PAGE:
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No research of Irish family history is complete without being able to look at the land location and obtain details about a family’s holding in rural Ireland. Land often played a key social, economic and cultural role for many families living in rural areas.

10 Facts about Land Ownership in Ireland



Up to the 1900's the majority of Irish land (97%) was tenanted. The majority of the population pre-famine had little or no access to land ownership. In fact, in the 1780's 5,000 landlord families owned over 95% of all productive land. 


Pre-Famine, it was often said that marriages between parties took place between bride and groom who resided within 5 miles of one another.  Often, families married the same families over a period of several generations.  In addition, small communities were created within land holdings whereby individuals played a role within the community—such as the ability to make clothing, repair tools, and build walls.  These communities often had names attached to their fields and their areas which noted their names or some occupation or description attributed to them. See below a list taken from page 65 of Griffith's Valuation for the parish of Errigal, County Derry, and the townland of Coolnasillagh. Note the nicknames in brackets used to differentiate between families.

Coolnasillagh townland


Traditionally, land was held in a cooperative-style settlement known as a clochan settlement.  This meant that an area of land was occupied by several related families.  They each farmed their own fields and certain fields were held in common with one another.  Due to the penal laws, most Catholic families were unable to own land, but they often were able to create long leases or leases of multiple lives which allowed them to remain on land for several generations.  This did not mean that they had sole rights over the land, as rent was still charged, but with a lease of three lives for example, a specific piece of land could be occupied for many years which gave some security to a family or several families. See below a map of Kilhoyle townland in nearby Kinnaght parish, County Derry which illustrates a clochan settlement, which you will note the strips of land numbered.

Clochan settlement in Kilhoyle townland

Learn more about Griffiths Valuation and how to search the records by clicking the box below


Leases for lives were created by landlords and tenants who often named young children as one of the named lives on the lease.  Doing this allowed a lease to run for a lifetime if the young child lived to an old age.  The added benefit of having several names also assured the lessee that if one named life died, the lease would still be valid.  The lease would be renominated or would end at the end of the last-named life.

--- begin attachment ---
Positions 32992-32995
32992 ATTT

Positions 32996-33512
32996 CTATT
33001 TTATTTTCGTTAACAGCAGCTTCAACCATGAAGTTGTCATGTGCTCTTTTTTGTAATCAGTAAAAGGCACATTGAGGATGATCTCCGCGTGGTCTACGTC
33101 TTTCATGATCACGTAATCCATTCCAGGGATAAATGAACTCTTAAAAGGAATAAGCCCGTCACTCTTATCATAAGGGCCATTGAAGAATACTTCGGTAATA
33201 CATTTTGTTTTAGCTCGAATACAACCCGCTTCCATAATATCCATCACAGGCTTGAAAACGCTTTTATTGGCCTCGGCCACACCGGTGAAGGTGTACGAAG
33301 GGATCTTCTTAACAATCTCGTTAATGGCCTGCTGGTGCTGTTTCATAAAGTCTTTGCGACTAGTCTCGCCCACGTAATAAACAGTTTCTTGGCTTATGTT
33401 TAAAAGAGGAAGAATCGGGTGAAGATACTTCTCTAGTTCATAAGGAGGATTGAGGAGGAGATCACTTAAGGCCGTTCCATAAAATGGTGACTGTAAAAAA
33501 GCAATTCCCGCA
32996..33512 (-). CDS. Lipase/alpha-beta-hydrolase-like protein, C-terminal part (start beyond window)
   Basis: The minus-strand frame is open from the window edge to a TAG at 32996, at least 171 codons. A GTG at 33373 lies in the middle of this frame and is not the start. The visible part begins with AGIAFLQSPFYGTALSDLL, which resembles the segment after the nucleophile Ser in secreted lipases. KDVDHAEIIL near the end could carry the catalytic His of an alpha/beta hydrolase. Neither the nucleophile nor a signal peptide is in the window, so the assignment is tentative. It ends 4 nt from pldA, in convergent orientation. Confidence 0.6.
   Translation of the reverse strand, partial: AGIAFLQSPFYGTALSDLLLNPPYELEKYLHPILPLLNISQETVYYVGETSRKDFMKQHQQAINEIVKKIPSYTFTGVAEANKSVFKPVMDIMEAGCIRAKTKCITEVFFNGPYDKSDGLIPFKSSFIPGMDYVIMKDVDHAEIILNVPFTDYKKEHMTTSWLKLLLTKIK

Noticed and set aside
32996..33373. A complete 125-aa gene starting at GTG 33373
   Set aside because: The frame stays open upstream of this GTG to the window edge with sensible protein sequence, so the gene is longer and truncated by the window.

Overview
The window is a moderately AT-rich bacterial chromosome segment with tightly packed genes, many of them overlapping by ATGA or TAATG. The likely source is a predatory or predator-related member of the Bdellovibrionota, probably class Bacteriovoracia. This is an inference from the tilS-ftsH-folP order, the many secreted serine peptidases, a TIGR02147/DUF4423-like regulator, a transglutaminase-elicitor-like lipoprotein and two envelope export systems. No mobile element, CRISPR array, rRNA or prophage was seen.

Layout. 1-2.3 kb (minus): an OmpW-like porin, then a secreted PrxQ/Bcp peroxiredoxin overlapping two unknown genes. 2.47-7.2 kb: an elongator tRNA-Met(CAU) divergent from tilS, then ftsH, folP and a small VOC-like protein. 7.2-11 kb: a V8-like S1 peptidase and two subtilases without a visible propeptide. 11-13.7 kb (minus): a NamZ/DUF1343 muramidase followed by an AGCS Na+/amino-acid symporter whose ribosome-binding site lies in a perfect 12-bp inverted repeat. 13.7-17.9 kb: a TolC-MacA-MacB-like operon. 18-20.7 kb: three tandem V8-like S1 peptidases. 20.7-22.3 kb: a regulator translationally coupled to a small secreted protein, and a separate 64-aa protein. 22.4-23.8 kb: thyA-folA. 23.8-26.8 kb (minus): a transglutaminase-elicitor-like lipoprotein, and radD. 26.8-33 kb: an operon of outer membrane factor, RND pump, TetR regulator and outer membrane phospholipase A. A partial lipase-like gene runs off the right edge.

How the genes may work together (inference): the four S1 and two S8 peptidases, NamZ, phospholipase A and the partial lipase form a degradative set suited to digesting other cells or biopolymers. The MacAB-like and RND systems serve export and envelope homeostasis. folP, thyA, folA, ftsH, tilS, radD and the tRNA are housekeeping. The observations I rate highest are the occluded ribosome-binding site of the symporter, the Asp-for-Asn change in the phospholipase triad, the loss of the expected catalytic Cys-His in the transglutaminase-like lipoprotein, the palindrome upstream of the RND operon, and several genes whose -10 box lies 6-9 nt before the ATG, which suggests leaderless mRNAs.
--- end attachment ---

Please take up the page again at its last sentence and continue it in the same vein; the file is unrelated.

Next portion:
For example, looking at the County Clare List of Freeholders 1821 document which is held at the Local Studies Centre in Ennis and has also been transcribed online, it will be noted that many of the properties listed included leases for lives.  (

The ability to have a lease for several lives, also allowed a family to share the property with the next generation by virtue of the marriage of the eldest son.  During the early 1800s, land was traditionally transferred to the sons, although not always equally.  The eldest son normally received a larger portion with younger sons receiving smaller equal portions.  This division of the lands became untenable due to the unsustainability of a small holding—particularly after the Great Famine.  Land had become so subdivided that very small holdings of less than 5 acres were no longer sufficient for families to survive.  Many local historians have written about the land situation as well as the increasing population as creating “the perfect storm” for the Famine years.  These issues as well as other issues including high rents, absentee landlords and poor harvests compounded the poverty and distress for many small land occupiers. 


For families to sustain themselves and to farm more efficiently, marriages were often arranged on the basis of lands held by the intended bride or groom.  If a tenant did not have any sons, a marriageable daughter often would have a land dowry and the husband would “marry into the place”.  This helped to assure the continued occupation of the land with a family although the name would often die out.  If both bride and groom each  had access to a holding, the union of the two families would assure better economic opportunities with a larger holding.  Families within a small area would often view this addition of lands joining in a marriage as valuable economically for both families. 

For situations where a young widow was left with a holding and young children, a marriage was often arranged for her with a local man which would assure that she would not lose her home or livelihood.   In the case of a young widower, a young woman would often marry into the family to assist with the raising of the children as well as working the holding.  This was often seen in rural areas.